Partner: Museum L-A (

Founded in 1996, Museum L-A is a grass-roots museum dedicated to the history of work and community in Lewiston-Auburn, Maine.  Preserving, teaching, and honoring that history were important because it was disappearing.  The industries around which the twin cities had grown up--textile-weaving in Lewiston, shoe-making in Auburn--experienced drastic declines in the late 20th century.  For the Museum, telling the story of the past was a way of strengthening community in the here and now. In pursuit of these goals, it forged a strong partnership with Bates College.  When I came to Bates in 2005 to lead the Harward Center for Community Partnerships, the museum's Executive Director, Rachel Desgrosseilliers, a remarkable civic leader and lifelong resident of Lewiston, quickly became a cherished partner and friend.

I describe elsewhere my largest project we undertook: "Weaving a World," a traveling exhibition about the social world of ethnic millworkers in Lewiston's textile mills.  But this was only one part of a broader partnership. I served on the Museum's Board of Directors and took part in crafting its strategic plan.  The Harward Center helped to organize and to staff millworkers' reunions that advanced the Museum's collecting and community outreach.  These reunions also launched an oral history project in which Bates undergraduates interviewed more than a hundred retired millworkers. The student interviews, along with others done by a professional oral historian, became a crucial archive for "Weaving a World" and other exhibitions.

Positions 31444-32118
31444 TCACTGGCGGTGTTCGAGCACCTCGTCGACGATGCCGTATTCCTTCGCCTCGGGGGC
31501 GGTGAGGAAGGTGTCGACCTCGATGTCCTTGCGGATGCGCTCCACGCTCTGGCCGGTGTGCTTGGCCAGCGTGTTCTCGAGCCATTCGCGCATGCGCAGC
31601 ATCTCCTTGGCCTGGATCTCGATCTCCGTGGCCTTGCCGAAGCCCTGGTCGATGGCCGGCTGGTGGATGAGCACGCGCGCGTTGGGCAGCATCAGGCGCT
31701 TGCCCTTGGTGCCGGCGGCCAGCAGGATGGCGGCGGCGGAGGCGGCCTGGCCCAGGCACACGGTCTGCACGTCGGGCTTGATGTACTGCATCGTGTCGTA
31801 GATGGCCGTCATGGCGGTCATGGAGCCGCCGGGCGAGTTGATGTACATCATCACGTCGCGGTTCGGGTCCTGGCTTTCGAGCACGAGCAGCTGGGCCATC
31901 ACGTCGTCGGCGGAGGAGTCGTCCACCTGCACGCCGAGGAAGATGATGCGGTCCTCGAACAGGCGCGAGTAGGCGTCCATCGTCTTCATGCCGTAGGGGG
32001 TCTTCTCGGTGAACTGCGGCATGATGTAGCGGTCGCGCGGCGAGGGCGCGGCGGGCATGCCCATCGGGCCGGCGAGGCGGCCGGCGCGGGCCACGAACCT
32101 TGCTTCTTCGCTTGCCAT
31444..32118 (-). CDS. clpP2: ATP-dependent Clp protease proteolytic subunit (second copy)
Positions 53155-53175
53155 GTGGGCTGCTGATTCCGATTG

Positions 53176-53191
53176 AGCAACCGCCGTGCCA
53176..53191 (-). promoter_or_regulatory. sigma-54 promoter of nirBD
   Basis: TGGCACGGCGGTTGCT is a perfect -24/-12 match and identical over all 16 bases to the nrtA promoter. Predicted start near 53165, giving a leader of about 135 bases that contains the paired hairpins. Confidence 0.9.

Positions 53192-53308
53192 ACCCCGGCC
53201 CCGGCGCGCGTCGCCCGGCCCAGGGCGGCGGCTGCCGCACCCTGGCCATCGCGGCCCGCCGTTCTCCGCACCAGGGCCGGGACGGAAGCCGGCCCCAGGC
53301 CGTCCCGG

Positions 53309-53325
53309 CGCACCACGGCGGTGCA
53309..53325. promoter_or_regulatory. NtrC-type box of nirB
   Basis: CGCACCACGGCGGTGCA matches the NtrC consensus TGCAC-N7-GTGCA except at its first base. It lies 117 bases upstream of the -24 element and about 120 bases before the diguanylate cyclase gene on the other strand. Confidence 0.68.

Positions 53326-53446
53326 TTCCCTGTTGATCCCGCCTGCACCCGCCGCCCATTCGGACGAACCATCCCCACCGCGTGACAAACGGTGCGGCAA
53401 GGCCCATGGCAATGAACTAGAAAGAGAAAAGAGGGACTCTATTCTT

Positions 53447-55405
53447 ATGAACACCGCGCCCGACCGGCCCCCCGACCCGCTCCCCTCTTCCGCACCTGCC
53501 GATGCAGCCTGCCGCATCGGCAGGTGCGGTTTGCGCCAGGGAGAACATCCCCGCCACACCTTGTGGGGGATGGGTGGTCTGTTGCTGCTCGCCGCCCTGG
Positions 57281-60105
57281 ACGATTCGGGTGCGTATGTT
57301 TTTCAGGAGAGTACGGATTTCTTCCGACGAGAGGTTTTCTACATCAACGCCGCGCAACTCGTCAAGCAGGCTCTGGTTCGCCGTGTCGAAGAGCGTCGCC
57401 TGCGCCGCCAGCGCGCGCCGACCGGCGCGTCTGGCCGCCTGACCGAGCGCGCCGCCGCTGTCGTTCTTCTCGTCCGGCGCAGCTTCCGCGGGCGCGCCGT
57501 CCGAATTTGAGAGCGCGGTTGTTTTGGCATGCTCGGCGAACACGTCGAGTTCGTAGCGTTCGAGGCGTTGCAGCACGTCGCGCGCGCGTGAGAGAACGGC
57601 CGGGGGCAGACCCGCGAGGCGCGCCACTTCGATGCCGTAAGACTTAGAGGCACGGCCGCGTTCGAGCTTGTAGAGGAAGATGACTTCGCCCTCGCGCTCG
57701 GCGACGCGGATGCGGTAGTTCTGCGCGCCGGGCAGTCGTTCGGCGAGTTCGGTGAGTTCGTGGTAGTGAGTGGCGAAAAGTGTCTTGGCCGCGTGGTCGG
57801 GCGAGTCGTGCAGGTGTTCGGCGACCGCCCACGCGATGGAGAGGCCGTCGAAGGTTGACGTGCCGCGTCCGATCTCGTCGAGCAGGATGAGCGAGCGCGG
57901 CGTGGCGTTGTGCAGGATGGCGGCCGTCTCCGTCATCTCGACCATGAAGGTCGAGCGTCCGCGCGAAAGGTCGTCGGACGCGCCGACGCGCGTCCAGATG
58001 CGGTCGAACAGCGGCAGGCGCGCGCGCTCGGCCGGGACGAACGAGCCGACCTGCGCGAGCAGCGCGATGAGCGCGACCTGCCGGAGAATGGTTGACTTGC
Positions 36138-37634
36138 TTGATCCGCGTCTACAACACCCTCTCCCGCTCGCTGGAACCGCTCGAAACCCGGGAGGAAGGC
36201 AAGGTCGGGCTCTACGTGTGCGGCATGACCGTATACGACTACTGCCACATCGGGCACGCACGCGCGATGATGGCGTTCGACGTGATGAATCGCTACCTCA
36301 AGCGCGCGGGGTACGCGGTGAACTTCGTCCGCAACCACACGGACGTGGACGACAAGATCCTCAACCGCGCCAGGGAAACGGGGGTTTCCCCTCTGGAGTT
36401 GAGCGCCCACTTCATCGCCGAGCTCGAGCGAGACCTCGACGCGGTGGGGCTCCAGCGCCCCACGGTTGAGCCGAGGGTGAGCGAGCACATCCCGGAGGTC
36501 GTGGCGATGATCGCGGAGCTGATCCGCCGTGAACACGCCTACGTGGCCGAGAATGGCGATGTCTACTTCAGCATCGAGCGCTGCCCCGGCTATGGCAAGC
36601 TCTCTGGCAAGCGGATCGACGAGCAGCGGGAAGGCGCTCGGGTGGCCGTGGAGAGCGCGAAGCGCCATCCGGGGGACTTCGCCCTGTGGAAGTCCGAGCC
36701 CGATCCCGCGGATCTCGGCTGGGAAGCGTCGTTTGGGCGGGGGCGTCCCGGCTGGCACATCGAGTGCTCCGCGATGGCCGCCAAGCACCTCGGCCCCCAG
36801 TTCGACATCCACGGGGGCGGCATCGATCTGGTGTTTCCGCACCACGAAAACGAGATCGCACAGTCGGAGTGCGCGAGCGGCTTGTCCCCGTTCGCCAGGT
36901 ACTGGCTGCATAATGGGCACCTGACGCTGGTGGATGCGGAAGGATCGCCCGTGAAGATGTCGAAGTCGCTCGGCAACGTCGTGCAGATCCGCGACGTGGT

Bates students who took my seminar, "History In the Public Sphere" (syllabi, 2006, 2008), volunteered through the Harward Center, or received summer internships, supported Museum L-A in a variety of roles.  They served as docents; they helped to organize and document the holdings that community members gifted to the Museum; they worked on special projects such as the development of a historical walking tour.

For one student in particular, the Museum L-A partnership proved life-changing.  Mike Wilson was a prospective math major with a love of story-telling when he did one of the millworker oral histories in an Anthropology class. Excited by the experience, he took my public-history seminar, contributing to the archival research on which "Weaving a World" was based; and then he switched his concentration to American Studies.  For his Honors Thesis, Mike produced a historical study of Museum L-A, contextualizing its evolution within the broader movement for civic engagement in American museums.  After graduating, Mike held an Americorps position in a service-learning center at a nearby university.  He went on to earn a master's in applied theater and now does story-telling and performance work in New York.

My essay, "The Invitation," which focuses on the "Weaving a World" exhibition, includes a discussion of Museum L-A.  You can read Mike Wilson's Honors Thesis about the history of the Museum here.

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